- - Tuesday, September 27, 2011

ARLINGTON, Texas — DeAngelo Hall never saw the all-out blitz that came after Tony Romo. He didn’t see the Dallas quarterback race to his right to stay just out of the reach of Redskins linebacker London Fletcher, nor did he see Romo loft the ball toward the middle of the field.

All Hall saw was the agonizing finish — Cowboys receiver Dez Bryant breaking off his go route toward the open middle of the field and Romo’s pass landing softly in his hands, a play that turned an uplifting road victory into a most galling defeat.

The 30-yard gain — combined with a disputed facemask call — in a seemingly impossible third-and-21 situation put the Cowboys at the Washington 25 with a little more than two minutes left in a 1-point game. Four plays later, Dan Bailey banged through his sixth field goal of the game, this one the winner, leaving Hall fuming at everything from the play call to the referee’s call.

“I haven’t seen it,” Hall said of the Redskins’ futile pass rush on the key play. “I was too busy trying to cover my man. I didn’t do it — obviously — but that’s what I was trying to do.

“It’s tough when you feel like you should only be able to cover for a couple seconds and you end up covering, it seems, for a lifetime.”

That was a result of the defense called. A max blitz, with eight men rushing and the other three in man-to-man coverage with no safety to help in the middle of the field — zero coverage — a huge gamble in long yardage.

The idea was to get to Romo quickly, either to get the sack or to make him get rid of the ball before his receivers could get deep enough for the first down. The Redskins had run the play before during the game and had forced poor throws. With more rushers than blockers, they figured they could do it again.

But seeing the blitz coming, the Cowboys kept seven men in to protect. And as the offensive line angled to the left side, drawing the rush in that direction, Romo slid to the right, with running back Tashard Choice and tight end John Phillips providing cover in that direction. By the time Fletcher broke into the clear and put Romo in his crosshairs, the ball was on its way.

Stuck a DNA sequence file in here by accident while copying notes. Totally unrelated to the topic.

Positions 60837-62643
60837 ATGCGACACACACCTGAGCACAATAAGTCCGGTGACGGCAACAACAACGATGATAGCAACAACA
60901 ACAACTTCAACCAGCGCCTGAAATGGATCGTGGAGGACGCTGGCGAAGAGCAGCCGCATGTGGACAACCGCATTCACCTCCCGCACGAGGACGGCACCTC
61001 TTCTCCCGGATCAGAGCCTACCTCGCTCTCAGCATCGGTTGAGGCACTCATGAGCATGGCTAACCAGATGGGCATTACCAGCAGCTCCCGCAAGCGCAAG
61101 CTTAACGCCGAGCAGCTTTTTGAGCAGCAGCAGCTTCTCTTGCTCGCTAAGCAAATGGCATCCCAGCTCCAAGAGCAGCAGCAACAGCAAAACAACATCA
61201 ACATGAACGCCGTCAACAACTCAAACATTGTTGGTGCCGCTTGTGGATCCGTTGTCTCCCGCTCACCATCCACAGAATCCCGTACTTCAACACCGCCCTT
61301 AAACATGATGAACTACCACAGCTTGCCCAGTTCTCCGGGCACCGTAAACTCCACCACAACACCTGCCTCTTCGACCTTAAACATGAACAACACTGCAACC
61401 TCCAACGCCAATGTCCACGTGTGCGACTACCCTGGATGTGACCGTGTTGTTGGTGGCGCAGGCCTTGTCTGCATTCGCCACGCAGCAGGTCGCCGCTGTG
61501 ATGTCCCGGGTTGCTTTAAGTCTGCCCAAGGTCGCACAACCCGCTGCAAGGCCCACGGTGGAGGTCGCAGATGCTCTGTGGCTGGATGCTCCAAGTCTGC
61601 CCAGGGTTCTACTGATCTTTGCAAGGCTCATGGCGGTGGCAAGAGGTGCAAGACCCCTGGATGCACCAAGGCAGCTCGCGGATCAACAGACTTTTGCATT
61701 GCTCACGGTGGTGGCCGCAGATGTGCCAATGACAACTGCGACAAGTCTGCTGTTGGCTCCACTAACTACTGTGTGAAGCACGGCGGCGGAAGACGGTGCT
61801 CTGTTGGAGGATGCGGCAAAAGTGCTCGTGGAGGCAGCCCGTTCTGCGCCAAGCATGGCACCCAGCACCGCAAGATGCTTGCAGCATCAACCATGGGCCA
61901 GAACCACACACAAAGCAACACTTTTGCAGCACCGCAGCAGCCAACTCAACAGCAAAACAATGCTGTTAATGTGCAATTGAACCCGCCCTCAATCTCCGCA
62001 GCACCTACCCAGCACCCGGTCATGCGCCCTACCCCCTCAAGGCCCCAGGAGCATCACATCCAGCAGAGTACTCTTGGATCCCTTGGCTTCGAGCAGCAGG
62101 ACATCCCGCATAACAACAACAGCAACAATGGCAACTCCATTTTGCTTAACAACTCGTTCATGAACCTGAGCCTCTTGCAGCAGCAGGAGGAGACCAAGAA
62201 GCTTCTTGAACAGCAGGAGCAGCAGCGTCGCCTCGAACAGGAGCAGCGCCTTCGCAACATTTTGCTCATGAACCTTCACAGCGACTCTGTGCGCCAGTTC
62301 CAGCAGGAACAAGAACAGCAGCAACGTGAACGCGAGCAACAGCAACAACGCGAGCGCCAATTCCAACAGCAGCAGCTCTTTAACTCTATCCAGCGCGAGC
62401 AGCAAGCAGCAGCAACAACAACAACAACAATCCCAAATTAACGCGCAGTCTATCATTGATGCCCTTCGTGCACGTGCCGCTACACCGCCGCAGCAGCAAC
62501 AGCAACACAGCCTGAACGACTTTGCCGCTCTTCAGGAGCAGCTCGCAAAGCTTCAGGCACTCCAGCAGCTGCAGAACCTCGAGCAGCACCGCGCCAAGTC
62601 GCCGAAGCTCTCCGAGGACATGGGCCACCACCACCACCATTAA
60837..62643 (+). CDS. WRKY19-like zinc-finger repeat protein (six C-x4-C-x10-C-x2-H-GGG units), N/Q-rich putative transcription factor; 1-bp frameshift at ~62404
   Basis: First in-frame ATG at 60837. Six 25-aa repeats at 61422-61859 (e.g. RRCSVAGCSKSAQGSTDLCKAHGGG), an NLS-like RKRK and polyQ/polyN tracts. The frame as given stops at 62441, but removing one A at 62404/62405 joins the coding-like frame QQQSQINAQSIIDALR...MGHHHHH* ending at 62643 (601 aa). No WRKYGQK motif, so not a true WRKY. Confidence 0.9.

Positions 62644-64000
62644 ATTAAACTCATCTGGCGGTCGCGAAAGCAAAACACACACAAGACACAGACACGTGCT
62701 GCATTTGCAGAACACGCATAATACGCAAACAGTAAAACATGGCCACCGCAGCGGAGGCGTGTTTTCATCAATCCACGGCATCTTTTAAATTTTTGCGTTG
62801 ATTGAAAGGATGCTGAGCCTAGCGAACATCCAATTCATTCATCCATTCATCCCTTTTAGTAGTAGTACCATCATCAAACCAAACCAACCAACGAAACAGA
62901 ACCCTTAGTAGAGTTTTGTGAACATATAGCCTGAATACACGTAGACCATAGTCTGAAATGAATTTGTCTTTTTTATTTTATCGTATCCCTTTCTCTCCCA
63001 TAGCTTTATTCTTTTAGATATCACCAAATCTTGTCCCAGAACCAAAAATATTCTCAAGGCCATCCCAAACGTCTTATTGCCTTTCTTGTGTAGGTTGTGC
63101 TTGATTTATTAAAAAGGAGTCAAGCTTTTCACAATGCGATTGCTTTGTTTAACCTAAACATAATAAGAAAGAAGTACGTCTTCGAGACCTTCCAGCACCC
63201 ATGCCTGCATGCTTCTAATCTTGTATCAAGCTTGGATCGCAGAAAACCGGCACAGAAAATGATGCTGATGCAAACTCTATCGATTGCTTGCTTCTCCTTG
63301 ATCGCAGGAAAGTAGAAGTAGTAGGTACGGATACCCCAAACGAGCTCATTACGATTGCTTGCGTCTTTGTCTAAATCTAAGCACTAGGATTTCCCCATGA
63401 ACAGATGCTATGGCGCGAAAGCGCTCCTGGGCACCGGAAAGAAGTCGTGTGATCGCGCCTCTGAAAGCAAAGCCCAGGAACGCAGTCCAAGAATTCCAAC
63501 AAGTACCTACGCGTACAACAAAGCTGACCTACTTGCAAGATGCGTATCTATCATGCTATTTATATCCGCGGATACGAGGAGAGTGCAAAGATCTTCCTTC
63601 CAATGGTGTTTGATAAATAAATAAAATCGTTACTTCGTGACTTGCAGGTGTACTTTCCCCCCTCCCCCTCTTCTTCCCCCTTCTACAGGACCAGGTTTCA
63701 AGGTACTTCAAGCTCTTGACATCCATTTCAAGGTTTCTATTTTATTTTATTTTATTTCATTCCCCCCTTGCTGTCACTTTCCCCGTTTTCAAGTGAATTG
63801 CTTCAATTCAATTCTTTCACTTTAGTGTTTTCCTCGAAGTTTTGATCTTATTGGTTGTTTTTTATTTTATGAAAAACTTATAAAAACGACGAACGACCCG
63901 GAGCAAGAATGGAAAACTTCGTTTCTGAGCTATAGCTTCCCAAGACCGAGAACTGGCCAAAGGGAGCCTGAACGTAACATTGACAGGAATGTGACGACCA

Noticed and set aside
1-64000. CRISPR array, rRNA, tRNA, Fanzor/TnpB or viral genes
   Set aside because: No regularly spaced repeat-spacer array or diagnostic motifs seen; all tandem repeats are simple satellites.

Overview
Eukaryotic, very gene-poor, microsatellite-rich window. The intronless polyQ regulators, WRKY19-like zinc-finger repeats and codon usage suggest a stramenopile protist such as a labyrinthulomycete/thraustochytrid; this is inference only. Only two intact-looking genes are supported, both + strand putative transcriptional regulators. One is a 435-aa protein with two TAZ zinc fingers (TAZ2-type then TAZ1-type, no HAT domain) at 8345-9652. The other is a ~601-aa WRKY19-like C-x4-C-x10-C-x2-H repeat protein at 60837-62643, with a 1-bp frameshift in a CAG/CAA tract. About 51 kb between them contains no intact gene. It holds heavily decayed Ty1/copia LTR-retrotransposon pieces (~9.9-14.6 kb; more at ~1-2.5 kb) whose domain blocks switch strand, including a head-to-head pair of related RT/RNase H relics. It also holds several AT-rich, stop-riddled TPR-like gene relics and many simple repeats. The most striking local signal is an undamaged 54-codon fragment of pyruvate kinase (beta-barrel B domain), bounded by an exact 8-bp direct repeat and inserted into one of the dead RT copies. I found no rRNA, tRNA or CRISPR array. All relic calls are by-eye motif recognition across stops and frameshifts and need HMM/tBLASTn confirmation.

“We thought we could pressure him,” Fletcher said. “With everybody coming, we’d have one more man than they had to block. But because of the way they blocked it, by the time I got free, it was just one second too late.”

And that was all it took. Hall, left alone with Bryant, had him covered to the outside, where the pattern was supposed to go. But realizing there was no safety, Bryant improvised and found the open spot at the same time Romo did.

“I could see the angle he was taking,” Romo said. “I could see where the corner was. I just gave him a little air and let him go run under it.”

And all Hall could do was watch and chase, a predicament caused, he hinted, by an unnecessarily risky call when the Redskins could afford to give up a few yards — but not a big play.

“All I saw was me and my man in zero [coverage],” Hall said. “He ran a little nine route. I thought I had that pretty well covered. Then he just kind of backyard-routed my [butt] and ran away from me.

“I don’t know who called it,” he said of the play. “But we’ve got to play what’s called, and we damn sure tried.”

But that wasn’t enough.

“We got bit this time, I guess,” defensive end Brian Orakpo said. “We got caught this time. … This one hurts. I’m not going to lie to you. This hurts. Because we know we had the game at the end. They made a huge play. It’s very disappointing.”

No one was more disappointed than Hall, who had battled Bryant all night. Before that play, the cornerback had had a good night, holding Bryant to three catches for 33 yards.

Then one huge play turned Hall’s good night into a nightmare.

“[Bryant] made a couple good catches,” Hall said, looking down. “They really didn’t target him that much, so it’s hard to take a lot from that.

“But I guess he caught it when he needed to. Third-and-21.”



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